On May 28, thirty one families came together to enjoy a picnic in the park. Most of these families attended the Family Retreat in 2014 or 2015. It was a great time of green grass, blue skies and good friends.
We partnered with Wheels for the World (Joni & Friends) to distribute 100 wheelchairs at a primary school at the outskirts of a neighboring city. Aided by family members, all of the recipients came to us to receive the chair donated by Joni & Friends.
These two young adults with cerebral palsy were the initial reason we approached leaders in this area to distribute wheelchairs.
Every year, the Wheels for the World team combines compassion and professional focus to offer the best to each recipient. It is quite an honor to be involved with this team.
Halfway through our distribution week, the school (where we distributed the wheelchairs) invited me to teach the 6th graders about charitable work and the concept of receiving and giving. The students were very, very attentive.
They gave me thank you notes the next day. The notes themselves were written in Chinese, but the students had a fairly good use of English.
During recess time, many students were eager to see us. For the far majority of students, we were the first people they had ever encountered who were not Chinese.
On March 14, we invited two Sunshine Homes (day training centers for young adults with intellectual disabilities) to have a picnic in the park.
The volunteers read through "You Are Special" by Max Lucado with the young adults.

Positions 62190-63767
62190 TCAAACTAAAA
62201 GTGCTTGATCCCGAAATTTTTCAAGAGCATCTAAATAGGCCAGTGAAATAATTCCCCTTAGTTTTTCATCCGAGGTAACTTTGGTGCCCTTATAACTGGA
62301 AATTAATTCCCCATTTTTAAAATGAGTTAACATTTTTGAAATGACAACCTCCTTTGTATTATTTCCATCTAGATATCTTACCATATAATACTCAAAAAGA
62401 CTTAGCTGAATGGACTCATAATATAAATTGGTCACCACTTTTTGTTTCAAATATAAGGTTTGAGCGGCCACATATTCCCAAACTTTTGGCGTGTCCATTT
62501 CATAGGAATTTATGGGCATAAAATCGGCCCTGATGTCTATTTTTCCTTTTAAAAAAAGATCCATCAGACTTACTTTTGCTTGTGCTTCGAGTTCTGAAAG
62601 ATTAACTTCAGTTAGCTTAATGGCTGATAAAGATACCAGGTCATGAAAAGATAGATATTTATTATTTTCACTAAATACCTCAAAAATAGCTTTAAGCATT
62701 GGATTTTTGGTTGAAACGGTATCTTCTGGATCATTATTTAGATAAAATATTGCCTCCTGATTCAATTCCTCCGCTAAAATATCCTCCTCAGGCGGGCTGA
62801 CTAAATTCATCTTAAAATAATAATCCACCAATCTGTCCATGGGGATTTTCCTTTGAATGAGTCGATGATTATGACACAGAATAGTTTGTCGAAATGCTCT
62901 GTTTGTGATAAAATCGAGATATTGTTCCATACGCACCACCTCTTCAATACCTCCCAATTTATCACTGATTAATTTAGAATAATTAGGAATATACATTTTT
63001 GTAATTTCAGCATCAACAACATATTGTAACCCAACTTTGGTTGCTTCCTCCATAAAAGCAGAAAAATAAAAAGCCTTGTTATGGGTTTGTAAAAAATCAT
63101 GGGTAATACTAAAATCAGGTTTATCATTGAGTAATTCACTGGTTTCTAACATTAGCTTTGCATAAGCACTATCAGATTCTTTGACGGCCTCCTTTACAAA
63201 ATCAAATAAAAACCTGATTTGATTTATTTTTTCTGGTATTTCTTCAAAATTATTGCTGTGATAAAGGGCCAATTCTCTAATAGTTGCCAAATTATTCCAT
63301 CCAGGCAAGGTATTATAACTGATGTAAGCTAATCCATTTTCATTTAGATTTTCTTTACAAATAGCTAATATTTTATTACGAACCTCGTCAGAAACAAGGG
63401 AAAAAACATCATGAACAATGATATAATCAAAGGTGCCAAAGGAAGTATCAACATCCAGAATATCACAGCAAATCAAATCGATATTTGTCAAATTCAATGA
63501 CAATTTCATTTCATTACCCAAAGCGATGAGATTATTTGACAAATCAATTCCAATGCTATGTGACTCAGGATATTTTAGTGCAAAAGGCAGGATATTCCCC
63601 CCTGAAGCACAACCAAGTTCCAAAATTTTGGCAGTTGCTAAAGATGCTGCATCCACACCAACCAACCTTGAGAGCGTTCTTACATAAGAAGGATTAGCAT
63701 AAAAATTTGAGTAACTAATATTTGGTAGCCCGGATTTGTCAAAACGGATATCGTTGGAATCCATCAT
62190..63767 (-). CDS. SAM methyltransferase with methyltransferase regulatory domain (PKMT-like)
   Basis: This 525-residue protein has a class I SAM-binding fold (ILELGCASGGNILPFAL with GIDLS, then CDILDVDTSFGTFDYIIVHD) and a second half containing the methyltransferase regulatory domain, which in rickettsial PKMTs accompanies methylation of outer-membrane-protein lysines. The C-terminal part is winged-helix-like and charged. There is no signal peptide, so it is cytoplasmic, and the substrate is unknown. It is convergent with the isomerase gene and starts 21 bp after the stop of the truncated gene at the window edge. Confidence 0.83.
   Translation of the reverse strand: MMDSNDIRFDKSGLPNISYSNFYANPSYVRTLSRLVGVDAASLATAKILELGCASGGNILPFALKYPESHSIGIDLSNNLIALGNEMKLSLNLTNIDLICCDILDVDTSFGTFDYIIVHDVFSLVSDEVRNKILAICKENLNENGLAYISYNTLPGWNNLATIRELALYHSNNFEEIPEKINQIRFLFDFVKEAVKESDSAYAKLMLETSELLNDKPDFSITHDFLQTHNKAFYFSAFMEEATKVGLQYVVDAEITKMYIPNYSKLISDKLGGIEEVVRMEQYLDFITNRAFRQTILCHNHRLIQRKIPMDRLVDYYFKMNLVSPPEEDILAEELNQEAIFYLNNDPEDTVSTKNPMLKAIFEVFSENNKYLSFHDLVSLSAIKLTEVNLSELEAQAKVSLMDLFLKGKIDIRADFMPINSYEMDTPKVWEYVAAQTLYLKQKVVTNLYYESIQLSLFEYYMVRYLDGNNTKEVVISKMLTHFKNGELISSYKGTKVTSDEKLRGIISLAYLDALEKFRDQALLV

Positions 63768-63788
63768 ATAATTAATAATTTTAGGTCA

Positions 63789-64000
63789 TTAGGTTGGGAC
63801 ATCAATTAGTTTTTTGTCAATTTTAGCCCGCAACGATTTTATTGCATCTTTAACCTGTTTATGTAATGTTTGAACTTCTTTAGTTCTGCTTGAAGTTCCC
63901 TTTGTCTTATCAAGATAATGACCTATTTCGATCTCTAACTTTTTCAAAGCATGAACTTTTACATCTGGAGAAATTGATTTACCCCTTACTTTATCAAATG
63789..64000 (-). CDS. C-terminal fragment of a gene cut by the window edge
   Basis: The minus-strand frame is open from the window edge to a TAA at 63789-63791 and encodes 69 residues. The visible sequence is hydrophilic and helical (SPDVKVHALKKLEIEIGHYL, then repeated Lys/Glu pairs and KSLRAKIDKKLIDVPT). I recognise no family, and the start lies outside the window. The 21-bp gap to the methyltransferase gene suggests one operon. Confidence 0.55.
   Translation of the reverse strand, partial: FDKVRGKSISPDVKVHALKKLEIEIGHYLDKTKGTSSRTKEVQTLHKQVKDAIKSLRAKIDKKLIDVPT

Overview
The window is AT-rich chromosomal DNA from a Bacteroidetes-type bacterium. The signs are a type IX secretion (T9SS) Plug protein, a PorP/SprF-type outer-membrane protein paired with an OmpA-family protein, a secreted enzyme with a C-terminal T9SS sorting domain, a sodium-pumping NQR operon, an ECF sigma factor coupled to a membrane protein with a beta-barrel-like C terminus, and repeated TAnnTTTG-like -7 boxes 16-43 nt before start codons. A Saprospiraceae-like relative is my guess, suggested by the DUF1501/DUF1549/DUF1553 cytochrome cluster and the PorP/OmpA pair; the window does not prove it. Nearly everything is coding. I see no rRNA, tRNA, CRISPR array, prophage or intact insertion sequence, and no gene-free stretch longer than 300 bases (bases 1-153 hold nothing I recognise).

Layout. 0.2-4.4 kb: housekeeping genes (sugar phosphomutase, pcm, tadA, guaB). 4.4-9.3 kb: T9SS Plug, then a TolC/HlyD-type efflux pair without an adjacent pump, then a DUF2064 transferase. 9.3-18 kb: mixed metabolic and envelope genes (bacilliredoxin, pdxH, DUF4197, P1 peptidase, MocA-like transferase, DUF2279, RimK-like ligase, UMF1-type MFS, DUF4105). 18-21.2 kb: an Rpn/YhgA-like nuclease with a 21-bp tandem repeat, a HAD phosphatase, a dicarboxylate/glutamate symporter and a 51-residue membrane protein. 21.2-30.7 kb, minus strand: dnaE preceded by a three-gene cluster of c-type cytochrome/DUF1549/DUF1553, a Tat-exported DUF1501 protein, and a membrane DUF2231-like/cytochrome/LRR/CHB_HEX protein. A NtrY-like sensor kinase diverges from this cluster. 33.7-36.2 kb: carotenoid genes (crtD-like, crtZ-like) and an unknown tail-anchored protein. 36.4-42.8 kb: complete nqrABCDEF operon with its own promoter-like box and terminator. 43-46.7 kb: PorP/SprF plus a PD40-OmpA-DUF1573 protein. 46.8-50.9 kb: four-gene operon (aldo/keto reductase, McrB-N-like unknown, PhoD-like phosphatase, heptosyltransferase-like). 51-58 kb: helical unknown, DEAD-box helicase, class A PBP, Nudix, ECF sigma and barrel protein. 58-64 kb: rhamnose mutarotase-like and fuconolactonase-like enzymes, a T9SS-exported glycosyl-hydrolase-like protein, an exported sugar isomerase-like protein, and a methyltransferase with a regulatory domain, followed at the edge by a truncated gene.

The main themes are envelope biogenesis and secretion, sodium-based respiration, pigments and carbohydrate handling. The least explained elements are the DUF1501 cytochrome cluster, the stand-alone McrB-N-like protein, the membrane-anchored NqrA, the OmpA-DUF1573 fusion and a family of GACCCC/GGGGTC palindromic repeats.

For lunch, we prepared American sandwiches of peanut butter and jelly and ham and tomato. The only twist was that our sandwich makers often joined all of those ingredients together as part of one sandwich.
Our friends from Canada joined us.
This is Esther, one of our most faithful volunteers. Her physical disability does not stop her from blessing others.
One of the Sunshine Homes thanked us by performing a dance for us.
A few days earlier, we attended a musical performance presented by a different group of friends affected by intellectual disabilities.
I (Kevin) was privileged to visit the Zhang family in their new rent home. It was a great week to build community with young adults affected by intellectual disabilities.
While I (Kevin) was leading the parent group during this day camp, the volunteers helped
the children make Mother’s Day cards. In addition, each child received a carnation. So after we all gave the mothers applause, the children gave
their mothers their Mother’s Day card and a red carnation. For most people
there, including the volunteers and representatives of the business who were
allowing us to use the venue for free, this was a very meaningful experience.
The businessmen said, “We’ve never seen anything like this before.” But most
importantly, the mothers were deeply touched. Likely, most of these mothers had
previously never received any kind of Mother’s Day gift from their children. It was a privilege to be a part.